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The Observer view: the government’s coronavirus strategy must face scrutiny

The Guardian logo The Guardian 15/03/2020 Observer editorial
a sign on a city street: Photograph: Hollie Adams/PA © Provided by The Guardian Photograph: Hollie Adams/PA

Life as we know it is about to change dramatically. And when the world eventually emerges from this pandemic, it is likely to be irrevocably altered. In the words of one public health expert, Professor Graham Medley: “This is the kind of event that is going to live on for decades.” It will either cause illness or death on a scale most of us have not experienced in our lifetimes, or it will take huge changes to the way we live our lives in order to avoid that. The social impact will be more momentous than anything Britain has experienced since the two world wars.

This weekend, ministers have warned that increasingly stringent measures will be introduced on people’s movements in the coming days and weeks, and that they are likely to be in place for months. More of us will be asked to self-isolate or to reduce the contact we have with other people for long periods of time. Many will be asked to work from home for weeks, if not months. Travelling abroad will become increasingly restricted. Major sporting and cultural events have already been cancelled, with others likely to follow. In an unprecedented move, local and mayoral elections have been delayed by a year. But by far the most devastating likely impact of this pandemic was hinted at by the prime minister last Thursday. “Many more families are going to lose loved ones,” he said at a press conference. This is the frightening truth about what the government’s top scientists believe is to come.

a sign on a city street: A sign on a gate at St Bartholomew’s Hospital, London, where two deaths of patients who had tested positive for Covid-19 were confirmed by the Barts Health NHS Trust in London. © Photograph: Hollie Adams/PA A sign on a gate at St Bartholomew’s Hospital, London, where two deaths of patients who had tested positive for Covid-19 were confirmed by the Barts Health NHS Trust in London.

Policy under scrutiny

Amid rising public anxiety, there is more scrutiny than ever of the government’s decision to move from the “contain” to the “delay” phase of its strategy. The emphasis has shifted from tracing and testing all those who have been in contact with people confirmed to have contracted Covid-19, to asking all those with symptoms to self-isolate. The government also announced some further limited measures to limit social contact: from next week, mass events with more than 500 people will be banned. But it has faced strong criticism from some public health experts for not taking more stringent action, such as larger-scale closures of places where people congregate, restrictions on public transport, closure of schools and asking more people to self-isolate.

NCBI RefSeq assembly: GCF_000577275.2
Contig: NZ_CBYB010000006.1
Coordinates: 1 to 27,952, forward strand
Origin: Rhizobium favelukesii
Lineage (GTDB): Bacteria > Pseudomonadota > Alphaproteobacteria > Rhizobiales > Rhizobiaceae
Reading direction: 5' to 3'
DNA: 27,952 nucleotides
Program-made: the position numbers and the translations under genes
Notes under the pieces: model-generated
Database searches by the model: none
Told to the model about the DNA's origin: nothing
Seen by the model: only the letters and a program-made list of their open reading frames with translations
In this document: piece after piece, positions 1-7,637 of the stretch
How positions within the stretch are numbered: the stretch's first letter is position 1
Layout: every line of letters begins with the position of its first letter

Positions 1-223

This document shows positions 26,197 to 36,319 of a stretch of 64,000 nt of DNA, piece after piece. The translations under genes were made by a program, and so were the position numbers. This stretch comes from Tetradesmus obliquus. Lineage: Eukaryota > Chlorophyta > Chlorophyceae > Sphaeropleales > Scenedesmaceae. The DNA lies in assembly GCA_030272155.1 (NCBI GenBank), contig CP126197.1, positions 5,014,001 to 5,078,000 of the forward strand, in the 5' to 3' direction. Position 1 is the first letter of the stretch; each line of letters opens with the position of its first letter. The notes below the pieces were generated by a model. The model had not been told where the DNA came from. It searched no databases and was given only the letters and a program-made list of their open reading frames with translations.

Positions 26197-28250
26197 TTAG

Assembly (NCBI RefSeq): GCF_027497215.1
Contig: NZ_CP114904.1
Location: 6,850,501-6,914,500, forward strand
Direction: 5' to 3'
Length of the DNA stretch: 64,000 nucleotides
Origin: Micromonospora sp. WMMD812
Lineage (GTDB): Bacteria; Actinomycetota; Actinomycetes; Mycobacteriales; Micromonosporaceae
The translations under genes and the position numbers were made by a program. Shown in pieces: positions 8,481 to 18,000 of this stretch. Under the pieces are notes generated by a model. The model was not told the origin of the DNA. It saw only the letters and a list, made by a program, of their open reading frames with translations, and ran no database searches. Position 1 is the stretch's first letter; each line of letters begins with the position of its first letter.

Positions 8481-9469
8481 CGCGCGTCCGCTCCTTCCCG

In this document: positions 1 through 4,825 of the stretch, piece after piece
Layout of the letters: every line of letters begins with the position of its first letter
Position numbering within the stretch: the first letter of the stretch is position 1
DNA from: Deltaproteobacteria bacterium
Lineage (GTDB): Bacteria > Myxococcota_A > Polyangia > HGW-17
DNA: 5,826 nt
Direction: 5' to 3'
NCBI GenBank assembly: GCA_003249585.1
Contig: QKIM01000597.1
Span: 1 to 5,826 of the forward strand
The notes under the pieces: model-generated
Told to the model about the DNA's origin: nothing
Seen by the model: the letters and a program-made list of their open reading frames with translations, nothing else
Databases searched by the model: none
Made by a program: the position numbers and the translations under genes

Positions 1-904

The government says it will phase in more stringent restrictions in the coming days and weeks, and that it is not looking at this point to suppress the spread of the virus altogether. There appear to be two interrelated reasons for this. The first is that the government’s experts are concerned that asking people to observe strict social distancing measures for long periods of time, such as widespread self-isolation even for those with no symptoms, could backfire. Like all governments, it is trying to minimise the extent to which demand for critical care exceeds maximum capacity in the NHS, in order to keep death rates from the virus as low as possible and to give the NHS time to do what it can to extend that capacity, already low by European standards. There is clearly a worry that it is untenable to ask people to fundamentally alter their lifestyles for very long stretches of time and that to introduce some measures now would be to risk a significant peak in cases further down the line if people were to abandon those lifestyle changes later on, for example, because they no longer believed they were needed, or could not afford to do so.

Second, the government’s chief scientific adviser has said that its strategy is driven by the objective of developing herd immunity, which occurs when a sufficient number of people in a population are immune to a disease, to offer some level of protection to everyone. He has said that the government’s working assumption is that about 60% of the population will need to catch the disease in order to achieve that.

This implies the government is assuming that, even with social distancing measures in place, it is inevitable that a large proportion of the population will contract coronavirus before a treatment or vaccine becomes available, and the best it can do is to manage the flow of people requiring hospitalisation in order to protect those who are most vulnerable. This sits in stark contrast to the strategy deployed by a country such as South Korea – whose lead most other countries are following – which is to delay the rate at which the virus spreads as much as possible, using much more stringent social distancing measures and a more comprehensive testing and isolation regime.